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Computer Communications

Computer Communications

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Published by vanig05

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Published by: vanig05 on Mar 10, 2009
Copyright:Attribution Non-commercial


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Assuming that we are dealing with IPv4 addresses, the address is a 32bit integer.
Remembering a 32 bit number is not convenient for humans. So, the address is written as
a set of four integers seperated by dots, where each integer is a representation of 8 bits.
The representation is like a.b.c.d, where a is the representation of the most significant
byte. The system call which converts this representation into Network Byte Order is:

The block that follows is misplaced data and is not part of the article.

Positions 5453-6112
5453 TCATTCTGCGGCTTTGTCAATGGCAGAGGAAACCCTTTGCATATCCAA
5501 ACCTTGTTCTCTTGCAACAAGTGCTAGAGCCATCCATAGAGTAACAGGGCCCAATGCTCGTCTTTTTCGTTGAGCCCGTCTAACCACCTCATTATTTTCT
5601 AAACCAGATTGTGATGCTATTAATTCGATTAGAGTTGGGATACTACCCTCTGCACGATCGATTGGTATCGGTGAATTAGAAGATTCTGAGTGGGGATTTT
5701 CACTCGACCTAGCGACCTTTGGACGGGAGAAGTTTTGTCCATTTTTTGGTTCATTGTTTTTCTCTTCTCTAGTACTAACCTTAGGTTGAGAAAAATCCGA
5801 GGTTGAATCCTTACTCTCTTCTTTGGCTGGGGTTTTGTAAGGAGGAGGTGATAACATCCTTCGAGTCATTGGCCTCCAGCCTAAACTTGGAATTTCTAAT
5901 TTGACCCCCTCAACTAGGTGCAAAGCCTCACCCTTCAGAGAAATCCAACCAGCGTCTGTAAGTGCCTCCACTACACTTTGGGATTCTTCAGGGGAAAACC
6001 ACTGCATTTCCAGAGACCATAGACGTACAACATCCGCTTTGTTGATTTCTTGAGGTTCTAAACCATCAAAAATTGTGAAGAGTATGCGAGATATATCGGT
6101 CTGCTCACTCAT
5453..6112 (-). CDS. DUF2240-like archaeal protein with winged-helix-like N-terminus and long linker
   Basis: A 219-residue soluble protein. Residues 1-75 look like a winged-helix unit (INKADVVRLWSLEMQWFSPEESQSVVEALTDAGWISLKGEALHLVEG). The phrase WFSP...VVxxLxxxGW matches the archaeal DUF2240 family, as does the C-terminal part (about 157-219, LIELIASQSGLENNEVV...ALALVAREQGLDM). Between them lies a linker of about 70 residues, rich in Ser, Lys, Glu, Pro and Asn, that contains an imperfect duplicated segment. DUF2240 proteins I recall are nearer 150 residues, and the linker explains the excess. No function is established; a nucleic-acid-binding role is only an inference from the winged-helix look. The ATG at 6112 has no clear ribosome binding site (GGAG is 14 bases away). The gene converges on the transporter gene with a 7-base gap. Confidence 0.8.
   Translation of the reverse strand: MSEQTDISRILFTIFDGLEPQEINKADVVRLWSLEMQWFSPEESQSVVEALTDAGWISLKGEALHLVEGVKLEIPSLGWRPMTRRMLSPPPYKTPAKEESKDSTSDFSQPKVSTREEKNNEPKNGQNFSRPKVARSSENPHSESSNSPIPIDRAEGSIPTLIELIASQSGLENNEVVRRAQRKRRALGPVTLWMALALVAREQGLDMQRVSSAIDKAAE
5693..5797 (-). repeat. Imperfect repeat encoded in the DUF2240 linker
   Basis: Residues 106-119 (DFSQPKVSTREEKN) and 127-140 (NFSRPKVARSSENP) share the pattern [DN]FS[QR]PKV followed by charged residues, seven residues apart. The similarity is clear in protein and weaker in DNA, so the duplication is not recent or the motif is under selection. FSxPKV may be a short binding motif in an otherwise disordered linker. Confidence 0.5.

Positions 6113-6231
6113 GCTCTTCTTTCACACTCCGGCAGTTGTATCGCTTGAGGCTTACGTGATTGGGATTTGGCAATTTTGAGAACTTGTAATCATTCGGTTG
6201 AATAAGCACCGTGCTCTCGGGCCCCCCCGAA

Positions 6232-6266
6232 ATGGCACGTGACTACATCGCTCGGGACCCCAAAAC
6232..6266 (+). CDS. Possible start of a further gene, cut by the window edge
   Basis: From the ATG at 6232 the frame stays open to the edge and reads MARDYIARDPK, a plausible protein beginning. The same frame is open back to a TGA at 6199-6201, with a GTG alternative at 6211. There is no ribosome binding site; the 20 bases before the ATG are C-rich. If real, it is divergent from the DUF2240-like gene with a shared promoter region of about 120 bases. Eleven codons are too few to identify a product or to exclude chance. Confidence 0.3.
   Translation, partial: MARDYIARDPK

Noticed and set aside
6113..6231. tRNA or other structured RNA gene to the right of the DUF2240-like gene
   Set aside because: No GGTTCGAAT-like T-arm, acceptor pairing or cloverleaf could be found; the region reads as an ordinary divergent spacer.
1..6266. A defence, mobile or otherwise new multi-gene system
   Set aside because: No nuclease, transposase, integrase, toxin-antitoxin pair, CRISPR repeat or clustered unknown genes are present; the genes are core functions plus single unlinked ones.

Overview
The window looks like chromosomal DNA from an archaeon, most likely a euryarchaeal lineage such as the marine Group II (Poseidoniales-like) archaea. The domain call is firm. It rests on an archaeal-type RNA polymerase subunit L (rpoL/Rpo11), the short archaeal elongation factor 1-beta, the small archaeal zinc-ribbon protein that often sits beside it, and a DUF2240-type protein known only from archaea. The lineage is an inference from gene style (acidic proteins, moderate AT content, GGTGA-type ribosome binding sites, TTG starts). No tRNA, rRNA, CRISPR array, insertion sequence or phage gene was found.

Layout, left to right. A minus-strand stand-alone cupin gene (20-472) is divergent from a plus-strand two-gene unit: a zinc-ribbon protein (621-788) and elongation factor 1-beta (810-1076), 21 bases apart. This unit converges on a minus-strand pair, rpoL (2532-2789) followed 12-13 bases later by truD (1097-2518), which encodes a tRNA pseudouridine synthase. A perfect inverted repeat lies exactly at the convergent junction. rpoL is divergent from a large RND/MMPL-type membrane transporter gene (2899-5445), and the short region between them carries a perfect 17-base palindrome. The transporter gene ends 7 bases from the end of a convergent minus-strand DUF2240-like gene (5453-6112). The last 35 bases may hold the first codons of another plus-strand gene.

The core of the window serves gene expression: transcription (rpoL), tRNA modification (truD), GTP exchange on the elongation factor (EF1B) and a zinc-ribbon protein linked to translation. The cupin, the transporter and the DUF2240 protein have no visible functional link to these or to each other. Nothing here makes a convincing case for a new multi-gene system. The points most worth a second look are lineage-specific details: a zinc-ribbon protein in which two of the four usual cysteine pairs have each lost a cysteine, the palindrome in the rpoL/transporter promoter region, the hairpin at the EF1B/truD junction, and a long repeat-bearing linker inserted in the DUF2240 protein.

int inet_aton(const char *cp, struct in_addr *inp);

inet_aton() converts the Internet host address cp from the standard numbers-and-dots
notation into binary data and stores it in the structure that inp points to. inet_aton returns
nonzero if the address is valid, zero if not.
For example, if we want to initialize the sockaddr_in construct by the IP address and
desired port number, it is done as follows:

struct sockaddr_in sockaddr;
sockaddr.sin_family = AF_INET;
sockaddr.sin_port = htons(21);
inet_aton("", &(sockaddr.sin_addr));
memset(&(sockaddr.sin_zero), '\0', 8);

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